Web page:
we know we’re not the only ones who have thoughts like: after we retire, things will be so much easier. things will be less stressful. things will be simpler.
and most likely things will be simpler. but the idea that we aren’t in control of our lives now, that we have to wait to have the lives we want, is silly. that would suggest that virtually everyone on the planet — most of whom never retire early (or at all) — aren’t getting any say in the lives that they’re leading. while we all may make plenty of mindless decisions, or get caught up in the flow of life and forget to look around, we still make choices about the lives we’re leading that make a huge difference.
it’s our goal to be active shapers of our lives, and our life together, not just in the early retirement we’re working so hard to get to, but now. this year. today.
related post: living for today — and tomorrow
the life that we want is, in a word, simpler. less stress — that’s a given. less information overload. fewer deadlines. no office politics. and simpler on the home front too: less time with screens, more time face-to-face, more full nights of sleep, more time cooking and less time reheating. more time to devote to our physical fitness, but on a leisurely schedule, instead of cramming in a quick ride or walk after work, before the sun sets. more time to breathe deeply, enjoy the scenery, read long books, write long letters.
our question now is: why wait until we’re retired to start living more simply? life is what happens when you’re busy making other plans, of course. what if we never reach early retirement? the market crashes, one of us loses a job (or, heaven forbid, we both do), our house burns down, we get bankrupted by a medical emergency, who knows. we think we’re getting a lot out of the journey to early retirement, even if we care a whole lot about the destination too. so we want part of our journey to include not waiting for circumstances to be perfect, but shaping the life we want now.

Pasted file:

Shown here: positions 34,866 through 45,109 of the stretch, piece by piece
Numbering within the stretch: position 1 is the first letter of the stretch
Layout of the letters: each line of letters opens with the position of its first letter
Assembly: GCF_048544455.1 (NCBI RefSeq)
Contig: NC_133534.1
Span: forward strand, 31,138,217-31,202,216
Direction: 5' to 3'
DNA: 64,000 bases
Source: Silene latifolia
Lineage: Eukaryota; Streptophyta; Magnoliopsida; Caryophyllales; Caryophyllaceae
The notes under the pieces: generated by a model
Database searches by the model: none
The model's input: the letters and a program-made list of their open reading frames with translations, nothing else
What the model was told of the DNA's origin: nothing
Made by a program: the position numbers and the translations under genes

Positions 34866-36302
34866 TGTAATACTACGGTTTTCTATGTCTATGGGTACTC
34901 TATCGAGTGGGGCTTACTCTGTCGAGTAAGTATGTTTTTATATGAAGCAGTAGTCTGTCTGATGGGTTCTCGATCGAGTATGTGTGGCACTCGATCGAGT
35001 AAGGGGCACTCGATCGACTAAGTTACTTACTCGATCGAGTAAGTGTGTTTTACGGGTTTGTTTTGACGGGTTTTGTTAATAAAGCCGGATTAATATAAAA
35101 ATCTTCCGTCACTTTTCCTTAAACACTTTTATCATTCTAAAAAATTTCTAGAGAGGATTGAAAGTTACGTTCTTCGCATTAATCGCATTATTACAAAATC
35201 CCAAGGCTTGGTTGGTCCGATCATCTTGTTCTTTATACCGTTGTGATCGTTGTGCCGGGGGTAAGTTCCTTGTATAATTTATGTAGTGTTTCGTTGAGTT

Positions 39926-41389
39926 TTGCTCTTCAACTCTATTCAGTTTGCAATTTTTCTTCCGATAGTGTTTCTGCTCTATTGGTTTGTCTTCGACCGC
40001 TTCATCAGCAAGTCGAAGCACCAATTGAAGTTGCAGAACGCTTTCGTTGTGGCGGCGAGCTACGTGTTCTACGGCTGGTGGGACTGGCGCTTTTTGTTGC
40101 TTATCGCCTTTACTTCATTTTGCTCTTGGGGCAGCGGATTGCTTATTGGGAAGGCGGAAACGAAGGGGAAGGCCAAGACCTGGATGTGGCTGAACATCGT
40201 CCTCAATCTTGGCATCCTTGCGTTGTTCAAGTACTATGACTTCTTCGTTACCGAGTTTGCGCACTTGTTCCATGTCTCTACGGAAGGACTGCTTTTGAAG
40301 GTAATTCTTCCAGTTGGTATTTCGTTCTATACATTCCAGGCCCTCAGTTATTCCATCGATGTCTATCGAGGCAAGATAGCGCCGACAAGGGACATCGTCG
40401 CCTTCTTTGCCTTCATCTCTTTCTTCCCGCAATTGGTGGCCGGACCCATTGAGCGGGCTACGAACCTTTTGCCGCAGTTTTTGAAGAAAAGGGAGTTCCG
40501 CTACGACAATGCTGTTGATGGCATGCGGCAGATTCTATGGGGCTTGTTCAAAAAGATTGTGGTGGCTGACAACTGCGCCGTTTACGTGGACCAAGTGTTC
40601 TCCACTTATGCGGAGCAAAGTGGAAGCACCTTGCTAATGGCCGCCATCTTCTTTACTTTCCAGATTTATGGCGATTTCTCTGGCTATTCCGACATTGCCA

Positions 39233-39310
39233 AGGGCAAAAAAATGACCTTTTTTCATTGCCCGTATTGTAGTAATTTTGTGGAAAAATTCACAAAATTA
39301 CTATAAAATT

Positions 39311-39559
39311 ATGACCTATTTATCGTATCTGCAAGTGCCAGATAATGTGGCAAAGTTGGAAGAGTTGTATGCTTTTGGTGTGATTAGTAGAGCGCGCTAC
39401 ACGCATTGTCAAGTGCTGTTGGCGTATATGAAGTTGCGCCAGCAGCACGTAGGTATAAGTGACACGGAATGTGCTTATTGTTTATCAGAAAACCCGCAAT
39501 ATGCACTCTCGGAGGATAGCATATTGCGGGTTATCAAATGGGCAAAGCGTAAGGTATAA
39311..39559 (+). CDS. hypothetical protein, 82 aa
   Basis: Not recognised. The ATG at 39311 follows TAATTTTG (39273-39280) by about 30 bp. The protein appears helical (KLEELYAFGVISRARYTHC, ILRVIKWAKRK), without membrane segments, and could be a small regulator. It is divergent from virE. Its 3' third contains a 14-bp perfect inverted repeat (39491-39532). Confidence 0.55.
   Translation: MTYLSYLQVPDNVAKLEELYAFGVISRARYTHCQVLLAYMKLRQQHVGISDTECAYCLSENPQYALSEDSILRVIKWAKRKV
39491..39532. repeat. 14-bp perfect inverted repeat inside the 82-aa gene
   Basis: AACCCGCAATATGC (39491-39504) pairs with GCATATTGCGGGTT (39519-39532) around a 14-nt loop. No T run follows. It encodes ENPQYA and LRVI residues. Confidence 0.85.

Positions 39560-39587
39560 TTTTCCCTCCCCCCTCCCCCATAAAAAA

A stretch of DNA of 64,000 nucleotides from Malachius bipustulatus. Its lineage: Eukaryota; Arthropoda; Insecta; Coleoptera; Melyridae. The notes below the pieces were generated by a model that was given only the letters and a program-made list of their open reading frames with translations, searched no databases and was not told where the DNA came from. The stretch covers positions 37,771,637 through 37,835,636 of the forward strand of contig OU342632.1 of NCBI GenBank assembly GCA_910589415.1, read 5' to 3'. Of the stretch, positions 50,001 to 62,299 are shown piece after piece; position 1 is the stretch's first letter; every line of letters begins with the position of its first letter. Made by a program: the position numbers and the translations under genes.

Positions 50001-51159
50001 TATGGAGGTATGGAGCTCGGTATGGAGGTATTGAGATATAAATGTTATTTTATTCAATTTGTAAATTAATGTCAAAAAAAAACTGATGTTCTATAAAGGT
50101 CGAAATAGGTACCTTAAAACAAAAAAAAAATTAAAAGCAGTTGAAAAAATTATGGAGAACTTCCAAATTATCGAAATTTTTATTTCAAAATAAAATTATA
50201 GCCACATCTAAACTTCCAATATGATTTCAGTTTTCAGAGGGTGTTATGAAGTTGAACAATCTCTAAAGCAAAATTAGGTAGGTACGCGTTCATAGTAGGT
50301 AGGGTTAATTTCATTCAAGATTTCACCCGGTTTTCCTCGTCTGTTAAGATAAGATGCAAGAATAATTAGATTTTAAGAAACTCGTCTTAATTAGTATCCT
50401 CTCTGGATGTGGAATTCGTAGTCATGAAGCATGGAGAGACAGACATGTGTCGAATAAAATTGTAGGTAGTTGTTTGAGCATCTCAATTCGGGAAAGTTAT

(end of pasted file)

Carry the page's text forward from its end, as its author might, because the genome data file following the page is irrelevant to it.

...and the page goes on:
we’ve already moved to the mountains, and bought a house we feel at home in. we’ve simplified a lot of our routines — just a few, mostly homemade, toiletries and cleaning products live in our cupboards — and become more engaged in what we put into our bodies, engaging with farmers at the market and making most of what we eat from scratch. we’re super happy with these changes.
but the rest is the harder part: consciously changing how we think and behave in ways that reduce our stress, not add to it. starting with a biggie: work stress is a reality for now, but we still get to decide how we deal with it. and building up our financial cushion helps a lot with that. not that you need to have a lot of money saved up to keep healthy perspective on work, but it helps us immensely knowing that we could quit our jobs today and be fine. we could live for a long time off of the cushion that we’ve built up. knowing that helps us keep work b.s. in perspective, and actually helps us stay more dedicated to the work that we’re doing for a few more years.
then there’s everything peripheral to work: all the travel, the need to be constantly connected, the pressure to work long hours that interrupt our sleep. on this front, sometimes it’s about changing how we do things, and sometimes it’s simply about owning our decisions, and knowing that we’re making a proactive choice to do a certain thing rather than being forced to do that thing by circumstances beyond our control. we may be having dinner together, and glancing at our email in the middle of it — a total bummer. but we have consciously decided that glancing at email keeps us less stressed — for now! — than not checking it, and knowing that something could be blowing up and getting worse than if we just keep an eye out. (this is a behavior we’ll gladly abandon in a few years!) for work travel, we think about how we can make it feel like real travel — travel we’d choose to do — by taking at least an hour in each trip to go somewhere or do something we wouldn’t do at home. and sleep — we have just decided to be more protective of our sleep. we’re not getting any younger, after all, and our bodies and minds need sleep to stay sharp. we try much harder than we used to to cut off the work, and think clearly about whether that project really needs to be done tonight, or can wait until tomorrow.
most of all, though, living more simply today means this: if we find ourselves wistfully lamenting that our life is too stressful/busy/whatever to do something right now, we have started saying to ourselves: let’s do that thing now. let’s get off the couch and get some fresh air. let’s spend hours in the evening devouring books. let’s take a whole day and cook food to can or freeze, or to serve to loved ones. let’s put the phones down for two whole hours and engage without screens. let’s enjoy the simple thrill of the wind whipping around us as we bike down that hill just a little too fast.
life is too short to waste even a single day. we’ve been as guilty as anyone of wasting some of ours, but we’re committed to living the life we want every day from now on, even if we haven’t yet reached our destination.
what are you doing to shape your life before you reach financial independence? how do you shut of the work stress? what are you prioritizing? share your thoughts in the comments!